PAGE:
South Carolina's broad receiver Deebo Samuel was drafted No. 36 overall in the NFL draft Friday.
49ers had a mandate in the NFL draft: get more physical in error.
So when coach Kyle Shanahan and general manager John Lynch decided to prepare back-to-back recipients on the second day of the draft Friday, emphasis was placed on finding passers-by to quarterback Jimmy Garoppolo who did not have to rely solely on their route runs or fast feet to shake defenders, as well as the team's established recipients Dante Pettis and Marquise Goodwin.
"When you have a certain size, you have very good hands, you don't have to be as open as other people are," Shanahan said.
The two broadouts that the 49s added to their growing group were Deebo Samuel in South Carolina, taken with No. 36 in Round 2 and Baylor's Jalen Hurd, a third round choice that could be one of the team's most versatile offensive players.
Samuel seems to be the favorite to replace sender veteran Pierre Garçon in "Z" receiving position. The two have similar skills as playing larger than their size while having fearlessness over the center. Samuel (5-foot-11, 214 pounds), like Garçon, does not have the height typically associated with physical possession recipients.
"I just feel you have that dog in you," Samuel said in a conference call. "With that mindset, no one will bring you down and you must make every catch thrown your way."
Shanahan believes that the height does not necessarily define size. It's more about playing style, and Samuel fits well with 49er's offense.
"Look at his body, see how he runs with the ball. It hurts for people to tackle him – it doesn't hurt him so much," Shanahan said of Samuel, who has the compact structure of a running back. "It's a physical receiver for me."
Samuel played outside and in the slot for Gamecocks, and many thought he would be limited to playing inside the NFL. But his athleticism (4.48 in the 40-yard dash, 39-inch vertical jump) paired with his route runner gives Shanahan the belief he can play outside of the numbers.
"Playing on the outside, for me, has to do with threatening guys on the go," Shanahan said. "And it has nothing to do with the height. (It) is about how explosive you and how fast you are. And you can run by people. It allows you to play outside the numbers so people should back up and you can run every other route. "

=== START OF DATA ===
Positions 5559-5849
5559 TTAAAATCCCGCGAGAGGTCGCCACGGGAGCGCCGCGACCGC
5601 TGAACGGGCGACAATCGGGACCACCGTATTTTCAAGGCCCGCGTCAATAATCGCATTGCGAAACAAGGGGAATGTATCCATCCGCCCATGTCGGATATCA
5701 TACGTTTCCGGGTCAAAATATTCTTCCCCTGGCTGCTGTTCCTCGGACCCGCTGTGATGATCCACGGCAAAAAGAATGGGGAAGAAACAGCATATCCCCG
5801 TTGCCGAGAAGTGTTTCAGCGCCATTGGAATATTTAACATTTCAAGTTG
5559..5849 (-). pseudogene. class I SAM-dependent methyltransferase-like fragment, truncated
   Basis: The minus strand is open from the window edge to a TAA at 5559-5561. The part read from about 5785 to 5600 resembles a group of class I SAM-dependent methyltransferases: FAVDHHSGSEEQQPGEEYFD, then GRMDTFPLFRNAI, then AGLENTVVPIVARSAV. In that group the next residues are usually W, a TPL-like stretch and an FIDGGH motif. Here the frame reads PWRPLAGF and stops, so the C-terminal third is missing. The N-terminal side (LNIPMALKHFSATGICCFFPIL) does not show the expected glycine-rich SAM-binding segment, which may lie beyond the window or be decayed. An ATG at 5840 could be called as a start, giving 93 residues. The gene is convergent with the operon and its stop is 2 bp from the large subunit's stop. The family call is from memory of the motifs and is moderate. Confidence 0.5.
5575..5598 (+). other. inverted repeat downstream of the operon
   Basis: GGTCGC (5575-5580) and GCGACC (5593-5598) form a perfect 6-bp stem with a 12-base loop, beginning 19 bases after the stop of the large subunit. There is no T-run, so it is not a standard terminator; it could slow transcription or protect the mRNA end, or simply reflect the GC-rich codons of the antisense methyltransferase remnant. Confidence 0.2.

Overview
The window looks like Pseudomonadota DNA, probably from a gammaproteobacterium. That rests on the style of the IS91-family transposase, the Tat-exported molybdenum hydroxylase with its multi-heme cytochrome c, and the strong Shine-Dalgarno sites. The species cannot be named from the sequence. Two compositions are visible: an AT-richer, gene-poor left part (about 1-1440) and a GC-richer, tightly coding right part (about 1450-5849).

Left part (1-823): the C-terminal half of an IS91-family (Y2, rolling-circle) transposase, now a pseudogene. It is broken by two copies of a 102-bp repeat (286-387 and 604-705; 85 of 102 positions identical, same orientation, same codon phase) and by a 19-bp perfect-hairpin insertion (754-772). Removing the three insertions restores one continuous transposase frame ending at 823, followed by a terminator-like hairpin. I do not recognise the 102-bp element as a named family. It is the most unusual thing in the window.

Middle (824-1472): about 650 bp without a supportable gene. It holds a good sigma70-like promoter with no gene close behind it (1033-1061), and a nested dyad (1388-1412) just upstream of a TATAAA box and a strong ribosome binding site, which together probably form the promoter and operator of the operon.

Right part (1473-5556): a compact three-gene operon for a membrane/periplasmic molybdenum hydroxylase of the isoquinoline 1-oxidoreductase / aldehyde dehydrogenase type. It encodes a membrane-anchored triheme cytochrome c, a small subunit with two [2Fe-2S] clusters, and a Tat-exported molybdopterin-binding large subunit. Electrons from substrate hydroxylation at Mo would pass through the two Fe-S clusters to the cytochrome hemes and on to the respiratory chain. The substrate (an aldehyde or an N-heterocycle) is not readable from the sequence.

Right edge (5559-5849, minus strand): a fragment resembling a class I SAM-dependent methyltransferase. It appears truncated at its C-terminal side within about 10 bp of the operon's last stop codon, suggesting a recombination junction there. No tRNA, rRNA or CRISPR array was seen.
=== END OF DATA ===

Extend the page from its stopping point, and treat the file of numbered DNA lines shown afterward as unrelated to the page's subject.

49 & # 39; s learned Samuel well in the Senior Bowl at the end of January. He was in the southern team, trained by Shanahan and his staff – and he showed his routing chops during the internship week and at the same time gave a feeling of charisma that left an impression on Lynch.
Samuel, who also returns kicks, volunteered voluntarily to work with special teams in practice and showed a passion for improving in a way that attracted San Francisco attention.
"But when you see him in this field, I think what's jumping out, just the fight, the pig, the toughness," Lynch said. "And when you mix it with a guy who can catch a slope and be away, it's a really fun combination."
Samuel was the third recipient crafted behind Hollywood Brown (Baltimore) and N ° Ceal Harry England) in what is considered a deep class in the post. But Samuel is not a perfect perspective. He suffered a broken ankle in 2017 and treated hamstring injuries on two occasions. He had 882 meters at 62 catches in his best season as a senior.
He also had no problem finding the end zone. He scored 30 touchdowns in 30 college games – 16 receiving, seven rushing, four via kickoff returns, two passing and one fumble return.
Hurd was a surprising choice considering the way his college career played out. He spent his first three seasons as a return in Tennessee before changing positions and transferring to Baylor. He sat out in 2017 and then logged 69 catches to 946 meters and four touchdowns in the fall.
At 6-foot-5 and 226 pounds, Hurd thought he was built more to play receiving, where he could have a longer career and take fewer hits. But Shanahan is open to tapping into his abilities as a run back, which he played closer to 250 pounds from 2014-16 in Tennessee.
"I think if he would have stayed a return, I think he would have got the draft back as an NFL," Shanahan said. "Today he was drafted as an NFL receiver, kind. I think if he tried to play tight end, he would have been drafted as an NFL tight end. It's a pretty unique thing to have. don't remember being able to say about any player I have studied before. "
With Hurd's weight swinging throughout college, Shanahan does not rule out a future position change, perhaps as a tight tight end to complement George Kittle if his body were to fill.
The skill positions of Shanahan's offense are defined by adjustment. In other words, there are games where the back line line up on "X" receiver and tight ends play "F" in slot.
How Hurd is used can be defined by matchups, which makes him unique to San Francisco's roster. For now he will start at the recipient and work with new position coach Wes Welker and assistant Miles Austin.
"What's nice when you have a receiver that can swing (weight) like that, but it's also the mentality to play when you drive back or play a tight end," Shanahan said. "There are many recipients who might have the ability to do so, but it is very rare to have the ability and mentality with it because playing back is very different than playing receiving, and it is much different than playing close. "
By taking two recipients, especially two who could help in the red zone, San Francisco's offense could be significantly improved in 2019 after ranking last in the Redzone offense last season.
49ers joins the final day of the draft Saturday with only three choices: 104 (round 4), 176 and 212 (round 6). Their most urgent need is in the secondary, at corner and security, and they could use offensive line depth.